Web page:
The launch of VR headsets aimed primarily at users at researchers and 3D content creators focused on the deep issues that arise with head-mounted displays. Oculus Rift and HTC Vive can make users feel immersed and comfortable in their virtual worlds, but that’s easy in limited virtual environments, especially those that don’t move. What can be done about the pukey feeling brought on by severe forms of virtual movement, when the brain and body do not agree on what is happening?
While some people recommend adding a fixed focal point to the VR world, such as a cock or nose that appears peripherally, a group of Columbia researchers decided to test an idea that was patented years before the current VR boom: the dynamically changing field of view (FOV). The system works by recognizing rapid artificial movement during a seated VR experience—like when users push a joystick to change their first-person view, or when the elevation quickly changes thanks to things like stairs—and then blurs the edges. peripheral a VR headset lenses until that angry motion dissipates.
In its report, which was published last week alongside a demonstration video (shown below), the Columbia team concluded that “although we have a small number of participants (24 after removing people who received “vaccination” to the flu virtual motion) , our data indicate that FOV restrictions help participants stay in the virtual environment longer and more comfortably than they did in the control condition.” Many users didn’t notice the dynamic FOV changes until they were informed well after the trial was over, and the few who did notice reported choosing limits, because they didn’t mask the VR view. first. It should be noted, the results of this study include the praise of loyalty from the limited test audience, compared to the mixed opinions on the aforementioned VR-nose training.
The rotation with the minus effect equals comfort
What’s more, the Columbia researchers explained their exact method of both the amount of FOV they blocked and the extent and speed at which the adaptive correction worked out. Before completing the first study, the researchers asked the colleagues to test different FOV blockers and shaders until the team decided on a negative radius that started blacking out visual data at the 120-degree mark and stopped. to do so at the 50-degree mark. Then they come up with a formula that calculates the rotation speed and forward momentum in determining exactly how quickly the FOV blocker will move into view; if a user scrolls quickly or fast forwards, the view will freeze quickly, while standing still will cause the headset’s default FOV to come back into focus at an unnoticeable rate.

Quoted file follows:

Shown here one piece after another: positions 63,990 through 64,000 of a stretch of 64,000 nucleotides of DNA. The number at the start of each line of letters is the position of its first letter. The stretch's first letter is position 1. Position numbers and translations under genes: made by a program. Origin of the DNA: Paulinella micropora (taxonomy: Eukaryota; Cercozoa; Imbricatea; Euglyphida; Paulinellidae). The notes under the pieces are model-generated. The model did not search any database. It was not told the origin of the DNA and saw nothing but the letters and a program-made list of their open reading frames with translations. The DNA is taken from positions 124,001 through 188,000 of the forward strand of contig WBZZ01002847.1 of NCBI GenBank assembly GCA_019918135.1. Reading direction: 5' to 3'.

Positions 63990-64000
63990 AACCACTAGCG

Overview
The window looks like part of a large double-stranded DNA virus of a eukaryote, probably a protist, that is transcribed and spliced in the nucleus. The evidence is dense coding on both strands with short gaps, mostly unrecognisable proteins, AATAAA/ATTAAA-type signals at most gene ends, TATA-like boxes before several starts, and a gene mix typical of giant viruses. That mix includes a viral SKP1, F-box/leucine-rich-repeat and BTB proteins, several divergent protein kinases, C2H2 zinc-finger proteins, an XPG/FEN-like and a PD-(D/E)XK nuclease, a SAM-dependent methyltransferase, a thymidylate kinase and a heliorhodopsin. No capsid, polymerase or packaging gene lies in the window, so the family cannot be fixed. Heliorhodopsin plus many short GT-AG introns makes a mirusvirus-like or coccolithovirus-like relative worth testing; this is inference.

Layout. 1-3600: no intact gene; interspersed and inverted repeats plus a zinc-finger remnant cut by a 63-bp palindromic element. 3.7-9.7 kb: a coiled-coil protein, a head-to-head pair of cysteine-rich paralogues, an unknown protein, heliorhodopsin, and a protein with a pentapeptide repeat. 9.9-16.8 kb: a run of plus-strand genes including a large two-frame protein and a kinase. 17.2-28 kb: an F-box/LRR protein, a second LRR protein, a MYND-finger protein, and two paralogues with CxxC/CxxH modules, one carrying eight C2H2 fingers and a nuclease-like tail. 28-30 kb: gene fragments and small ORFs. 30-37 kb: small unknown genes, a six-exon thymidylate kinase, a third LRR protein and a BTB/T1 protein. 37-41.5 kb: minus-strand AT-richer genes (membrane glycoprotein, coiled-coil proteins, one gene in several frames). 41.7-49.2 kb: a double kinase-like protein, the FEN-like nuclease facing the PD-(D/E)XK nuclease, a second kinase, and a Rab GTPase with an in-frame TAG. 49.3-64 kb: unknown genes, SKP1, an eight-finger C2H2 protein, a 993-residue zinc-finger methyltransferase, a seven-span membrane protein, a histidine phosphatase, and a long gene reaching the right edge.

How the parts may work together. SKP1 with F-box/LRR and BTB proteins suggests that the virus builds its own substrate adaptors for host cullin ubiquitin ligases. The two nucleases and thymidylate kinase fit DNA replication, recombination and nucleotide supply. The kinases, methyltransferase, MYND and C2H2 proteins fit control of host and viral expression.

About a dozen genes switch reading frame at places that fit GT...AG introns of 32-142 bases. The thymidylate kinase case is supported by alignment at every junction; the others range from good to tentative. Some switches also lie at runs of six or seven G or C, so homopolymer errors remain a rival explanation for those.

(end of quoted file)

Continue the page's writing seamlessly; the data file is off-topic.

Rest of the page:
When the US military had has patented a similar system in 2014-in particular, one that targets the VR disease in headsets that are worn on the face-that patent is offered with biometric sensors in mind. Columbia Research looks like a work in progress already by a game development studio Ubisoft, which is putting the finishing touches to the amazing game and the comfort of the flight simulator. Eagle flight, coming to the Oculus Rift later this year. That game, which Ars has tested in several shows in 2016, was noticed in the restriction of users’ FOV when the game’s first-person eagle character quickly changes and freezes in mid-air, but the game’s action is still clear, and reduction in nausea is quite effective. (I consider myself Ars’ sick canary in my VR coal, and I was taken by the success of the game.)
Columbia authors note that more research should be done to determine what other tweaks can make your FOV restriction even more efficient, including changing various body parts and shadows with perhaps integrating biometric data (according to the US military patent ). Any such research would be wise to note another recent development from a Microsoft research team: a grid of lights that creates the illusion of peripheral content without expanding a VR headset’s screens. Those studies may work well in comparison, as the Columbia study indicated that a larger VR screen may increase illness; maybe the subtle presence of light and color, as in Microsoft’s test solution, can be the best of all possible worlds when it comes to expanding the sense of “front VR” without adding any nausea.
2016 IEEE Symposium on 3D User Interface2016. DOI: 10.1109 / 3DUI.2016.7460053 (About DOIs).